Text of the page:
• You are so good with the blogger advice. You seem to come at it from such a level-headed, almost serene place. I was starting to feel touches of burnout and you’re right, you don’t HAVE to do anything. I started interacting with other bloggers more instead. I was still a part of things, I didn’t feel left out (a feeling I despise) and it gave me some breathing room to try and figure my shit out.
    I only ever share my posts on twitter the one time…I thought the same thing as libraryfeline, that maybe more would be seen as spammy. I need to be better about not letting WordPress just export the title and link onto twitter hahahahahaha.
    I wonder if I’ve always been lazy?

    • I’m the same way with WP and my Facebook page…I just let it alllll go, even though it would probably be a little better if I took some control over it.

  • Great advice! I certainly don’t need anymore chores (dirty dishes in the sink right now), so I don’t want my blog to be one!

  • Great advice, as always.

  • Lauren @ Malcolm Avenue Review

    Thank you for this. I feel like giving it all up so very often, mostly because of the capital R responsibility gene that tells me I have to review every ARC by the pub date or I haven’t lived up to my obligations. I fight that constantly. I assume I still will, I know myself too well to believe I can ever shake that syndrome, but these words help me drive home that I’m creating my own stress and try to ease up. Sometimes I think I should not ask for/accept any more ARCs and just review my backlist. But some great title always comes along and throws a wrench into that plan. :)

    • I am so with you on the R gene, too. It took me a long time to realize it was “okay”, but I think otherwise I would go CRAZY. I still try my best, but give myself permission to let go if I can’t get something reviewed.

  • Jenny

    Wonderful advice. I couldn’t agree more. I think a lot of us might be giving this same advice.

  • Excellent point about cliques. Reaching out can be very rewarding and really make someone’s day.

    In contrast to most book bloggers, I consider blogging to be part of my job as an editor and a member of the publishing industry. I wonder if that’s going to turn around and bite me later down the track once I’ve been doing it a bit longer. I think it could open the way for all those “shoulds”.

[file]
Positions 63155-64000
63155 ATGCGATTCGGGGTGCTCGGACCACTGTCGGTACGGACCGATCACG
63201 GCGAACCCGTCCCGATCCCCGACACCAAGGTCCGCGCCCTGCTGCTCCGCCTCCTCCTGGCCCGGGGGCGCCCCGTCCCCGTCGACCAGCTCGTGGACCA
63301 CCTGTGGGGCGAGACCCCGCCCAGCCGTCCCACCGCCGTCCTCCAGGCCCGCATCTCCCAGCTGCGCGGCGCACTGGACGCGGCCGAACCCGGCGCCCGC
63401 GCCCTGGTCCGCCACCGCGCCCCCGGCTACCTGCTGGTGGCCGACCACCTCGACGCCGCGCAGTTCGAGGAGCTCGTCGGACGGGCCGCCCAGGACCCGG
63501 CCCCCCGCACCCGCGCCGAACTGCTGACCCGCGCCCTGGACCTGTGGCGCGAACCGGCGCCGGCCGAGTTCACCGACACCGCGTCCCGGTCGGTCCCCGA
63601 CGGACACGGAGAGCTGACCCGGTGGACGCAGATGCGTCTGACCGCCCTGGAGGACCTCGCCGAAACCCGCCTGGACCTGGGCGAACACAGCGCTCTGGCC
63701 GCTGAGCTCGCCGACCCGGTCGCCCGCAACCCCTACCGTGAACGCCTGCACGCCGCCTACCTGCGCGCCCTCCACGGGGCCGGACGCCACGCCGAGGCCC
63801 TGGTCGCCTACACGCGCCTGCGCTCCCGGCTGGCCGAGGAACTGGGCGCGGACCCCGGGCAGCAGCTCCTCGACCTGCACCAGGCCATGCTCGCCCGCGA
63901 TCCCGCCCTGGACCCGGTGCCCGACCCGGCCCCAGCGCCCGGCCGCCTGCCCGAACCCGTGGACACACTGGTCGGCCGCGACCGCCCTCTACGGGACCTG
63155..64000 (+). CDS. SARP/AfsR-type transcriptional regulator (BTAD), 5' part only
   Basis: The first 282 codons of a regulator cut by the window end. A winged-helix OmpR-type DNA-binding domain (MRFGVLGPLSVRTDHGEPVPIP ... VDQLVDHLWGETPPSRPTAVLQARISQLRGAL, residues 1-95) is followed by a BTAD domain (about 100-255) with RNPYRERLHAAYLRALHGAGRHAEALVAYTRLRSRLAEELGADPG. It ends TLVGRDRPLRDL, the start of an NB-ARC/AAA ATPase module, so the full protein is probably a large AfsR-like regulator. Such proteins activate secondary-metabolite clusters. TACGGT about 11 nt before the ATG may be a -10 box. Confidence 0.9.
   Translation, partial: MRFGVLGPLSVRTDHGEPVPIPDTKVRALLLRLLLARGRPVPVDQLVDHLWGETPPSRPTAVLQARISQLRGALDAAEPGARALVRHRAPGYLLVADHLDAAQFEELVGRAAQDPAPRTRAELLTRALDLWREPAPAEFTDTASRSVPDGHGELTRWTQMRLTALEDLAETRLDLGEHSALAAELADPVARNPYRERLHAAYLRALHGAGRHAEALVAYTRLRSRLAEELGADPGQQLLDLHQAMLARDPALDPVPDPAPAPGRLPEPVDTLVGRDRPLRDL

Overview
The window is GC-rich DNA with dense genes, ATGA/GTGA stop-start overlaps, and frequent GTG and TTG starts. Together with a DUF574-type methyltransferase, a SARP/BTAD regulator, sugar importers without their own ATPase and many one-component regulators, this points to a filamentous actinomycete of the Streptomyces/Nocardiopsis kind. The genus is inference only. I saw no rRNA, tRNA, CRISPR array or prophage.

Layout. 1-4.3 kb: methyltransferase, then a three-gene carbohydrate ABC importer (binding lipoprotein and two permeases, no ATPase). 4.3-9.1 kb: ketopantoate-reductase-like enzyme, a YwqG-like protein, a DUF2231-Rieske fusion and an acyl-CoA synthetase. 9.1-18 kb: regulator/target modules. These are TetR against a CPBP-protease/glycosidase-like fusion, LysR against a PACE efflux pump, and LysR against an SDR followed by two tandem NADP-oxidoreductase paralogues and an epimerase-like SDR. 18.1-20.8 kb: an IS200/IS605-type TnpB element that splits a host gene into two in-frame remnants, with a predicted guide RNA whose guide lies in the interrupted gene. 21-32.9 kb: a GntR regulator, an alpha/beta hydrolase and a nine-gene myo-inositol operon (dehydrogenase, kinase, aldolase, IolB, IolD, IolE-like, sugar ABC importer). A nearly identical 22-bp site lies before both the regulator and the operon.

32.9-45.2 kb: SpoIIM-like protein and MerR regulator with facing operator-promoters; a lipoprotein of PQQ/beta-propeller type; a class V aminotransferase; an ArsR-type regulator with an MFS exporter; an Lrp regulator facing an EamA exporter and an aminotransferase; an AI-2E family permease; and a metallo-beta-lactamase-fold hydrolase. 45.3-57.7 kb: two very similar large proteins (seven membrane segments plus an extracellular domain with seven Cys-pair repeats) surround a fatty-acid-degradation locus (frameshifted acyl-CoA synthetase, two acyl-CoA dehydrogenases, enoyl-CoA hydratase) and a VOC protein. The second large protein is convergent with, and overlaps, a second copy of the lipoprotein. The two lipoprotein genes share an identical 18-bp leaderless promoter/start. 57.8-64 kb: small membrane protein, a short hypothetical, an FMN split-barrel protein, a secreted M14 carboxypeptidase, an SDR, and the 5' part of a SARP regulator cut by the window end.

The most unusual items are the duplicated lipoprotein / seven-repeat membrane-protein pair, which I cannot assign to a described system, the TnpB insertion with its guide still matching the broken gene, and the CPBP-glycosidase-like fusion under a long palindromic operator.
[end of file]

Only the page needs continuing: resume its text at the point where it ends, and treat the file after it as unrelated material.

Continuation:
• I totally understand that, since it’s so tied into your job! I think if you’re aware of how you feel about blogging and take stock every once in a while to make sure it doesn’t feel overwhelming, you should be good :)

  • Stephie Mueller

    Thanks for this wonderful post. I have to remind me that my blog is fun and I shouldn’t do this “I have to” thing. :) ;)

  • Comments are one area where I still struggle with finding balance. Cutting down my post frequency has helped with that, but I still haven’t figured out a system or practice that makes me feel like I’m not always a little behind either responding to comments on my posts or leaving comments on other posts. I’d like to be on top of them with each post, but work and life don’t seem to allow for that.

  • Leonela

    Very useful post. I’m really new in the book blogging community and I’ve been having a hard time finding my balance between posting, interacting with other bloggers and my personal life. But, like you say here, the most important thing is to enjoy what you are doing, and that’s what I remind myself of every time I’m feeling overwhelmed.

    • It can be super tricky at first and I think most of us have been through what you are now before settling in. I hope you can avoid some of the trouble we’ve all gone through!

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  • Thank you for sharing this, Shannon. I always feel some level of guilt when I don’t have time to get to everyone’s blogs; I try to contribute in some way, even if it’s via Twitter or other social media, just to let people know I want to stay connected. I, too, try to think of blogging like I do running: it’s not my job and I don’t HAVE to do it. I will do it when I enjoy it and try not to worry about the times that I don’t. I’m so glad to hear that I’m not alone in this; I respect your thoughts!